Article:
The alleged ringleader, Chucky Scott, 25, of Columbus, also was charged with leading a firearms trafficking network, promoting organized street crime and related offenses. 

Anthony Hammond, 26, of Columbus, allegedly served as the group's straw purchaser and helped Scott deliver some of the firearms to Camden.

Additionally, a group of five alleged middlemen – all from South Jersey – allegedly arranged to sell the firearms in Camden, officials said. 

They are Eduardo Caban, 40, of Camden; Eric Moore, 47, of Camden; Tymere Jennings, 35, of Marlton; Darren Harville, 51, of Camden; and Jamar Folk, 33, of Camden, who also goes by Ibraheem Abdullah. 

According to authorities, Hammond and Scott would go together to a gunshop in Columbus, where Hammond would purchase multiple guns at a time. Hammond also allegedly purchased weapons online.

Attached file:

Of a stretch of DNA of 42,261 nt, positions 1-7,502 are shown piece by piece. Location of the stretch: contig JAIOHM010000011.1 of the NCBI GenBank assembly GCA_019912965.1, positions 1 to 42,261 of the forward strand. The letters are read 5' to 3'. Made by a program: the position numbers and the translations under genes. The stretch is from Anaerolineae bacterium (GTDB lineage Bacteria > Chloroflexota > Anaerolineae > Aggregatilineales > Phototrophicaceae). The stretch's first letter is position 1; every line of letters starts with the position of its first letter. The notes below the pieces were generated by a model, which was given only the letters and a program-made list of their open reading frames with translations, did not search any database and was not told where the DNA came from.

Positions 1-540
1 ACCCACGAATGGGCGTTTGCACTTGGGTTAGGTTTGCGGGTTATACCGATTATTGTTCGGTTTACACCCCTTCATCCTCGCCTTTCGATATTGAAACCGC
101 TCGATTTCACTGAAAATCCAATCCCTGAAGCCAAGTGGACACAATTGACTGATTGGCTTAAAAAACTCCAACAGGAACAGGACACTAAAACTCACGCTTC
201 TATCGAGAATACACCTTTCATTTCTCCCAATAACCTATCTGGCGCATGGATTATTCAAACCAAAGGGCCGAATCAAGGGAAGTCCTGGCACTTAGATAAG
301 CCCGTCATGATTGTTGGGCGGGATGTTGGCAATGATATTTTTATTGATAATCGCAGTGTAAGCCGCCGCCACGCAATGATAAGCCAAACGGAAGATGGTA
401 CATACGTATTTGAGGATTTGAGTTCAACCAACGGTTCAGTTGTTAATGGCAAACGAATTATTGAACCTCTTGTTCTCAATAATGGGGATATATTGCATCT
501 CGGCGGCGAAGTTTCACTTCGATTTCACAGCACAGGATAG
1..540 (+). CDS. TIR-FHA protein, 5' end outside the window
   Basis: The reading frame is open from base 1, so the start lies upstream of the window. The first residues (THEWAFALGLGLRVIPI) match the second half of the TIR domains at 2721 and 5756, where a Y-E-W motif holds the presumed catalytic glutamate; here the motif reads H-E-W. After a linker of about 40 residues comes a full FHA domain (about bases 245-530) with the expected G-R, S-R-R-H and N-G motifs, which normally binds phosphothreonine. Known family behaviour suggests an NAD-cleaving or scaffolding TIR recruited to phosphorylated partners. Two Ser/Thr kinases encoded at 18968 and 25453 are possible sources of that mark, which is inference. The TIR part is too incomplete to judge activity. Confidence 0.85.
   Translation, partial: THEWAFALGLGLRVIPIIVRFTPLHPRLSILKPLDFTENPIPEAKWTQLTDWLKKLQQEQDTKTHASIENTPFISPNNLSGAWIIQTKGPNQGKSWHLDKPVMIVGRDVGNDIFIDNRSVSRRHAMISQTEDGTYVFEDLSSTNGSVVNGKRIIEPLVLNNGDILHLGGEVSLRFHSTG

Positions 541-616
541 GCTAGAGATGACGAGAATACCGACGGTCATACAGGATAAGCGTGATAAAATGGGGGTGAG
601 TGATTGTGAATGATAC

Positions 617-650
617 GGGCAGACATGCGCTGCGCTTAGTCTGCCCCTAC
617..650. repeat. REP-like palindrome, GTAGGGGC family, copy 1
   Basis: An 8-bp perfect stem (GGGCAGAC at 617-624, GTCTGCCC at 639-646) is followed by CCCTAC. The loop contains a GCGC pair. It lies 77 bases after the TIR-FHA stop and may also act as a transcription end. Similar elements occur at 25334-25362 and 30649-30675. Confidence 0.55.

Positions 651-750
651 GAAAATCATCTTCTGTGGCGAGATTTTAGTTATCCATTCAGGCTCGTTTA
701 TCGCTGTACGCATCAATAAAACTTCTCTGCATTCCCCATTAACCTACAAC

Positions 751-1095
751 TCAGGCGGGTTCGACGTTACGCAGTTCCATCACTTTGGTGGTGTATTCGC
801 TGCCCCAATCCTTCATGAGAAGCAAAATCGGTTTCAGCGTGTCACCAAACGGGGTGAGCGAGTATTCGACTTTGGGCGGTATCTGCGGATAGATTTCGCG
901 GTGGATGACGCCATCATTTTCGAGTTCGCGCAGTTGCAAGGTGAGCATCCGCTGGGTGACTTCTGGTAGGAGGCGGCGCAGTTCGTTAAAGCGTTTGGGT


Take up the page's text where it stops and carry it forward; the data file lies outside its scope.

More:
Scott allegedly would text photographs of the weapons to his middlemen, who would find individuals in Camden to purchase the guns. Two of the alleged middlemen – Moore and Jennings – are Scott's cousins.

The middlemen would add a "tax" to the prices set by Scott, ensuring they also made a profit, authorities said. The assault rifles allegedly sold for as high as $2,000.

After receiving the orders, Scott allegedly would drive to Camden to deliver the guns to his middlemen, who typically paid for the weapons with cash. They also allegedly used money transfers.

On occasion, Hammond accompanied Scott to Camden.